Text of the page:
“No one comes to the movies anymore.” Surprised at how small Lee Kang-sheng’s projectionist role is here, and how much of the movie takes place not in the screening room but the surrounding hallways. Despite being set in the back alleys of a haunted crumbling building, it’s at least as gorgeous as the King Hu film, probably more so.
Only 70ish minutes (watchable on the plane), but Slow Cinema, with no dialogue for 15 until a red jacketed woman notices Oro hasn’t picked up his lunchbox. Oroslan is discovered dead at home. Later, his brother tells the story of the discovery scene we just saw. Finally, neighbors tell happy Oroslan memories for ten minutes, fulfilling the official description (“re-creating his image through their tales”) but this is too little too late. Another quizzical Locarno feature.
I watched this and Days within 24 hours. Is this what existentialism is? Will someone explain what it is?
Guy in a Mets hat walks outside, has a shit, sets to wrecking some nice trees with axe and chainsaw and shovel. He borrows a truck, sells the wood for under 30 pesos then spends 10 on gas and cigs. Was Makala a remake of this? Instead of dancing in a prayer tent at the end, he cooks and eats an armadillo. Still, there was more dance music than I expected from a one-person manual-labor movie set in the woods.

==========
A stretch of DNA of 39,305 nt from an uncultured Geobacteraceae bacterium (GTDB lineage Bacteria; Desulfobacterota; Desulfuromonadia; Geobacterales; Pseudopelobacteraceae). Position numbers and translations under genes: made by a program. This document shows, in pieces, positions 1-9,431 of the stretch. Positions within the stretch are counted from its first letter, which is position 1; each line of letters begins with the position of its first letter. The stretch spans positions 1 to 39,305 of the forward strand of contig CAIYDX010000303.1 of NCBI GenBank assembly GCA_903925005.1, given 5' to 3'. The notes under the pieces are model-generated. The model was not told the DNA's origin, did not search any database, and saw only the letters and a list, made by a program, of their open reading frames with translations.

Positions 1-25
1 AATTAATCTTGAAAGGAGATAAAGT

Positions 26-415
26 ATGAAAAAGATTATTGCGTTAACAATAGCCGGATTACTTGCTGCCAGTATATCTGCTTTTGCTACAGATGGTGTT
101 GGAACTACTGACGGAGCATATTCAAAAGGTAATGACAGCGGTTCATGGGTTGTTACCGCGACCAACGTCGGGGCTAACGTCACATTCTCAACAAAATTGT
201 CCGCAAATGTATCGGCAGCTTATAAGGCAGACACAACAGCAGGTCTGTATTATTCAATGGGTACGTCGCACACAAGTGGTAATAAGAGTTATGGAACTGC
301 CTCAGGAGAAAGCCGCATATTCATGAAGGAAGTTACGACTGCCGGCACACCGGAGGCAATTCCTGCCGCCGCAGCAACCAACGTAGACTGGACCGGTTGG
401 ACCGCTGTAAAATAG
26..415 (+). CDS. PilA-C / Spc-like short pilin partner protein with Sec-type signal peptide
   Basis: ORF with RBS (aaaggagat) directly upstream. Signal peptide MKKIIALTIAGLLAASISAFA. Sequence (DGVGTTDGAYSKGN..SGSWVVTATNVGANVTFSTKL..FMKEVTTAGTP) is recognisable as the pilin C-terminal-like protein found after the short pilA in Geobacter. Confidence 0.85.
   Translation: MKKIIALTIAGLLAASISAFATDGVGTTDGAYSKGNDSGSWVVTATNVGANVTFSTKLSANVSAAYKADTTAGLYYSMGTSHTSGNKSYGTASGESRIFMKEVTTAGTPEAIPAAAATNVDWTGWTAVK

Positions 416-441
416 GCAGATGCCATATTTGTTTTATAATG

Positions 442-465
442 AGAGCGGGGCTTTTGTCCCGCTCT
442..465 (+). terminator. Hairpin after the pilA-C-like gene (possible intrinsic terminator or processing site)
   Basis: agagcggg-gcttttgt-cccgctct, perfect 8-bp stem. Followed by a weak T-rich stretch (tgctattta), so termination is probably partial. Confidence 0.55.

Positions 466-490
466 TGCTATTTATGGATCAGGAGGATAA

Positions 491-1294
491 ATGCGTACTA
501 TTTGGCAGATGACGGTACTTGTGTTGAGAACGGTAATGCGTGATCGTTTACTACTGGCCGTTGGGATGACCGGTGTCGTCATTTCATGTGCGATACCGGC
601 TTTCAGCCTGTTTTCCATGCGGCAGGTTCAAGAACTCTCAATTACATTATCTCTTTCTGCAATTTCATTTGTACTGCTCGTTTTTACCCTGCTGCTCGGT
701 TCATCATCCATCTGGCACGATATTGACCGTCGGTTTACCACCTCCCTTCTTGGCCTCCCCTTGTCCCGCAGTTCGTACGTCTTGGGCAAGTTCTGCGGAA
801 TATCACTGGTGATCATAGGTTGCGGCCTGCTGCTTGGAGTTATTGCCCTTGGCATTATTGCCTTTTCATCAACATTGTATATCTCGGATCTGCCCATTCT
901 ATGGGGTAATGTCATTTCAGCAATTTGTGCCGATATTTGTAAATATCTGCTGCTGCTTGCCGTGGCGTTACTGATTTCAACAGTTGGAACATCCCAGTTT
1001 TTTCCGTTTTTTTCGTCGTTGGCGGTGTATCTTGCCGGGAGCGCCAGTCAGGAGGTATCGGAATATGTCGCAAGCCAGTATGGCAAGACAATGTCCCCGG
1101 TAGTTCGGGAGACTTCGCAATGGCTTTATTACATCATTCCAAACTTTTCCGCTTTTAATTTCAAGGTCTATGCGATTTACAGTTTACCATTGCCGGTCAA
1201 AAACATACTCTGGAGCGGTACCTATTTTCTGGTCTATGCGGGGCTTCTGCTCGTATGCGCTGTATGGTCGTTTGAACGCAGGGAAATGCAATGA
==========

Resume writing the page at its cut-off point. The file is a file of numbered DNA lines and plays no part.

Gofundme to get Misael some gloves:
Watching the Alonso movies out of order, but it’s easy to see the progression, and I like the direction he’s going – anticipating the eventual followup to Jauja. I don’t have the original Cinema Scope cover story handy, so it’s worth reading V. Rizov’s letterboxd writeup for context on this movie’s groundbreaking status for doc/fiction hybrids and fest-style slow cinema.
Lee is taking it easy, getting treatments for a bad back, which includes having Anong give him a happy-ending massage in a hotel room. Anong seems touched by the gift of a music box, the two grab a meal together. Even less happens in 2+ hours than in Tsai’s Walker shorts.
I’d been counting shots but lost track when I had to pause for a meal – surely fewer than 100 total. Shot #9 was food prep, not a great camera setup but I learned a new method of shredding green papayas. Shot #20 the camera moves through an alley!
Cinema Scope’s pick for movie of the year. Blake Williams’s writeup ties it to Tsai’s earliest films with Lee, which I still haven’t watched, so I’m lacking some context, but I still don’t think I’m in the headspace where a movie this meditative is gonna be a high favorite.
I’d just rewatched Walker with Katy, hoping she’d want to go on a multi-part Walker journey before graduating to Stray Dogs, but nope that was quite enough for her, so I watched this recently-surfaced movie alone.
The walker is slower than ever, an even more hardcore viewing experience than the first movie.
Lovely urban digital photography.
Suddenly we are nude bathing with Miike (and Nightmare Detective) actor Masanobu Andô!